Although each window and frame defines an independent JavaScript execution context, this does not mean that JavaScript code running in one window is isolated from code running in other windows. Code running in one frame has a different Window object at the top of its scope chain than code running in another frame. However, the code from both frames is executed by the same JavaScript interpreter, in the same JavaScript environment. As we've seen, one frame can refer to any other frame using the frames, parent, and top properties. So, although JavaScript code in different frames is executed with different scope chains, the code in one frame can still refer to and use the variables and functions defined by code in another frame.

For example, suppose code in frame A defines a variable i:

var i = 3; 

That variable is nothing more than a property of the global object--a property of the Window object. Code in frame A could refer to the variable explicitly as such a property with either of these two expressions:

window.i
self.i 

Now suppose that frame A has a sibling frame B that wants to set the value of the variable i defined by the code in frame A. If frame B just sets a variable i, it merely succeeds in creating a new property of its own Window object. So instead, it must explicitly refer to the property i in its sibling frame with code like this:

parent.frames[0].i = 4;

Recall that the function keyword that defines functions declares a variable just like the var keyword does. If JavaScript code in frame A declares a function f, that function is defined only within frame A. Code in frame A can invoke f like this:

f(  ); 

Code in frame B, however, must refer to f as a property of the Window object of frame A:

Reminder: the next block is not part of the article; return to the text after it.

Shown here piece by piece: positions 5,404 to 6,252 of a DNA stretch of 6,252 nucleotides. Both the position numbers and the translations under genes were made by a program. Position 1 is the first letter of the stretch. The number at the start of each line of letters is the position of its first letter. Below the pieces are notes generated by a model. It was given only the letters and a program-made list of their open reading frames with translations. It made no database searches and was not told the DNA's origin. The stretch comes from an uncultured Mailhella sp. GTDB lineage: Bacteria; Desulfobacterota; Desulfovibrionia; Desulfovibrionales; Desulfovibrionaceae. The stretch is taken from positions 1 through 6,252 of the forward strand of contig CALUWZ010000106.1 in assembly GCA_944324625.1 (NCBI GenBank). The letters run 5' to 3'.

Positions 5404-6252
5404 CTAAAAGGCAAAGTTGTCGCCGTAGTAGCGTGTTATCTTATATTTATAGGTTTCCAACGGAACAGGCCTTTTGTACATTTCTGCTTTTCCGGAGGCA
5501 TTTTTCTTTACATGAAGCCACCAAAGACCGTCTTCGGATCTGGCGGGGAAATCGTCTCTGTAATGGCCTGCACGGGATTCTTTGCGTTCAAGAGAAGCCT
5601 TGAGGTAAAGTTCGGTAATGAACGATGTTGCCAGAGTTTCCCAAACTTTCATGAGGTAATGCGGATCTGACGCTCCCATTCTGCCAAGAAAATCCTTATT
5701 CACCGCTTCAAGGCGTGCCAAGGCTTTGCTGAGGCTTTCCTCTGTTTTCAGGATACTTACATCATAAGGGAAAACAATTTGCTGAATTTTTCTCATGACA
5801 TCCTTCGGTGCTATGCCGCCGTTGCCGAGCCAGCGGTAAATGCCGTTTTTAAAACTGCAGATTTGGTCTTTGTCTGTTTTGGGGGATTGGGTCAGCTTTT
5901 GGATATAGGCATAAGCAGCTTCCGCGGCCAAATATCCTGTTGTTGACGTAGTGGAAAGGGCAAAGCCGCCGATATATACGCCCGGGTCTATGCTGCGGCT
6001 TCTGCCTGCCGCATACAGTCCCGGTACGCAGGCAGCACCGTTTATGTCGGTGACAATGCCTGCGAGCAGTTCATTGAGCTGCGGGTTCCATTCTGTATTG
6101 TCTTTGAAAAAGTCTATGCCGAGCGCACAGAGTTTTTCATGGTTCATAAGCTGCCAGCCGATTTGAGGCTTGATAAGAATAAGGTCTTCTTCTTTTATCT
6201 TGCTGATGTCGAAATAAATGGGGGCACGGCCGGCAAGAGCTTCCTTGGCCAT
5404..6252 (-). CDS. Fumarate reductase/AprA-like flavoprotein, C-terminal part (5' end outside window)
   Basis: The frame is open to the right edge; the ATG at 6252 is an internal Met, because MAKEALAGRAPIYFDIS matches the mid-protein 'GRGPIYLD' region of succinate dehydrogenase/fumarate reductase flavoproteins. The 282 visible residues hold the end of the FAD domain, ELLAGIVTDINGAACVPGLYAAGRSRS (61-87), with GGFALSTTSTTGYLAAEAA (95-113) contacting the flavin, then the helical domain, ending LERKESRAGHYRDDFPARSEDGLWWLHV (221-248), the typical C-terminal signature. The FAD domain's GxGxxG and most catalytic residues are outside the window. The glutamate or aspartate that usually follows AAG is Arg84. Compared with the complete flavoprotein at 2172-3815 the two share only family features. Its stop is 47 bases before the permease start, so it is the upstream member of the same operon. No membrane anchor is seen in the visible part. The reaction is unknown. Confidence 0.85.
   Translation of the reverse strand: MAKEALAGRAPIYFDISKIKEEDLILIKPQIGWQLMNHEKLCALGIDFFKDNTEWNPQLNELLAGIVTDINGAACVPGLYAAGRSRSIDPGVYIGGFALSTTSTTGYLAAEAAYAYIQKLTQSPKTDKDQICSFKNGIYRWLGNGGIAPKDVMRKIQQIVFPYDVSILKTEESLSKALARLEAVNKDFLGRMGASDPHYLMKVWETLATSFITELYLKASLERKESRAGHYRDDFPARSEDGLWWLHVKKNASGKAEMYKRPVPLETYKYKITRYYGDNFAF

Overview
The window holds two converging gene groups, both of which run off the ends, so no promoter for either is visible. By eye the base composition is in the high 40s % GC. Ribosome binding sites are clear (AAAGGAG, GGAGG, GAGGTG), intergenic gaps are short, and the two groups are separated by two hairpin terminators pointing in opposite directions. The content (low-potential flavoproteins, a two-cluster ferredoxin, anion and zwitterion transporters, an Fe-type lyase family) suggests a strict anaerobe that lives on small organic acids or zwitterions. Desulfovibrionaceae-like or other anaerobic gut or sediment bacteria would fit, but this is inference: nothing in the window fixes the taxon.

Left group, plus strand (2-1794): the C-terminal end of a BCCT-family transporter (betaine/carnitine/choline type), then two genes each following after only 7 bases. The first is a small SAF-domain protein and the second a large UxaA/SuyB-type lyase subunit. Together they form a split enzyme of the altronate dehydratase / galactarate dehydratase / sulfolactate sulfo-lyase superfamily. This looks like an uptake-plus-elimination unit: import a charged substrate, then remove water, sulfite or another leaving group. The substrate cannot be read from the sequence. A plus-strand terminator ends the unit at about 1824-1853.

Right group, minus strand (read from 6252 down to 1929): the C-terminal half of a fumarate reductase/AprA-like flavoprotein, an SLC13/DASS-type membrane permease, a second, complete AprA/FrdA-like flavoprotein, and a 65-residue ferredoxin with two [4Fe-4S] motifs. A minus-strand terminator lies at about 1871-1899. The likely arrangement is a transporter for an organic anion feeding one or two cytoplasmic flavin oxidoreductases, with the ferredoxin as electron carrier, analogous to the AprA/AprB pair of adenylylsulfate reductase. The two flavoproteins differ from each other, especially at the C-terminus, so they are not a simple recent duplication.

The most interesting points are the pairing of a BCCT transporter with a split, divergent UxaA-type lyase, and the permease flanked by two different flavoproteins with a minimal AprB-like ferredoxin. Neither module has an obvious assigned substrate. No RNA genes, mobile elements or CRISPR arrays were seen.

parent.frames[0].f(  ); 

If the code in frame B needs to use this function frequently, it might assign the function to a variable of frame B so that it can more conveniently refer to the function:

var f = parent.frames[0].f; 

Now code in frame B can invoke the function as f( ), just as code in frame A does.

When you share functions between frames or windows like this, it is very important to keep the rules of lexical scoping in mind. A function is executed in the scope in which it was defined, not in the scope from which it is invoked. Thus, to continue with the previous example, if the function f refers to global variables, these variables are looked up as properties of frame A, even when the function is invoked from frame B.

If you don't pay careful attention to this, you can end up with programs that behave in unexpected and confusing ways. For example, suppose you define the following function in the <head> section of a multiframe document, with the idea that it will help with debugging:

function debug(msg) {
  alert("Debugging message from frame: " + name + "\n" + msg);
} 

The JavaScript code in each of your frames can refer to this function as top.debug( ). Whenever this function is invoked, however, it looks up the variable name in the context of the top-level window in which the function is defined, rather than the context of the frame from which it is invoked. Thus, the debugging messages always carry the name of the top-level window, rather than the name of the frame that sent the message, as was intended.

Remember that constructors are also functions, so when you define a class of objects with a constructor function and an associated prototype object, that class is defined only for a single window. Recall the Complex class we defined in Chapter 8, and consider the following multiframed HTML document: